State Funding and the Equal Educational Opportunity of Language Minority Students: The Texas Public School Finance Mechanism and the Extent to Which English Language Learners Are Equitably Served
Eason, Noelle Rogers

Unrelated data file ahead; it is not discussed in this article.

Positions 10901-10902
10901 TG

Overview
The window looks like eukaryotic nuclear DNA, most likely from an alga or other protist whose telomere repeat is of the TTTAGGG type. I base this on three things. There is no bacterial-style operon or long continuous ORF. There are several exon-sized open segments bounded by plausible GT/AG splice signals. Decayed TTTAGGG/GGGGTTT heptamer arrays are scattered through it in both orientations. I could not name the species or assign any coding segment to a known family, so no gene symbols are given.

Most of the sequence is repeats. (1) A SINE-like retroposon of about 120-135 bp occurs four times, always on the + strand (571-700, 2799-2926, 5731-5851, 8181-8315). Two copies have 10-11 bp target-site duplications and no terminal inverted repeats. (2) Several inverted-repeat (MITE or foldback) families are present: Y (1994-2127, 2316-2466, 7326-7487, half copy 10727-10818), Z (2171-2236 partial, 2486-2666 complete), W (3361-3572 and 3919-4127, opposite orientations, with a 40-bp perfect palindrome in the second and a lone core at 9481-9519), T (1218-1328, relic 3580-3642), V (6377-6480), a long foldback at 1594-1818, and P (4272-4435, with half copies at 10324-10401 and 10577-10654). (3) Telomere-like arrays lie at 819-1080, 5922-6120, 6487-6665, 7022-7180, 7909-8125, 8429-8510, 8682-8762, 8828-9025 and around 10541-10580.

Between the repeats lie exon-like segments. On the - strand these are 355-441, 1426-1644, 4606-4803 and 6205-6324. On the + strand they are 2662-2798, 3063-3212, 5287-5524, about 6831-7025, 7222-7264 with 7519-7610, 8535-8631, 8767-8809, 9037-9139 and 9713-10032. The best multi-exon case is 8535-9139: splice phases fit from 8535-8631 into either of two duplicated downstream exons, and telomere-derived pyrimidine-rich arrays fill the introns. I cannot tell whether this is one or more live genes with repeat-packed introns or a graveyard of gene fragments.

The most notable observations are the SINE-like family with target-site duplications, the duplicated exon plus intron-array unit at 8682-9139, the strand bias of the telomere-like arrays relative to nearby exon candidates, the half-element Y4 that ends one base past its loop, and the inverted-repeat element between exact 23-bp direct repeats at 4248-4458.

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This quantitative study examined state and local funding and district spending patterns for English language learning (ELL) students in Texas. The purpose of this study was to examine the vertical equity of the state public school funding system from 1997-2007 for purchasing educational resources for ELL students. Vertical equity was operationalized through a research-based framework that places ELL students at risk of academic failure. Regression analysis examined vertical equity through (a) the extent to which the quantity of ELL students within districts predicted the TPSFM funding output for ELL students in districts over 10 years and (b) the extent to which, when districts are grouped by like-sized populations of ELL students within each of the 10 years, the quantity of ELL students within districts with like-sized populations of ELL students predicted the TPSFM funding output for ELL students. The findings revealed that from 1997-2007, the ELL student funding component was not found to be a statistically significant predictor for district spending on ELL students in any given Texas district. The present study therefore concludes with a discussion of policy implications and recommendations for further study. Within the current punitive culture for student assessment results and annual yearly progress measures, these findings indicate that programs serving ELL students may be constrained to produce results in areas where they are not equitably funded to be able to do so. In the daily life of school operations, teachers and administrators may be well aware that the state's mechanism does not supply adequate funding for the education of ELL students, therefore the results of this study may serve policy makers to clearly see the elephant of inequitable funding standing in the classroom.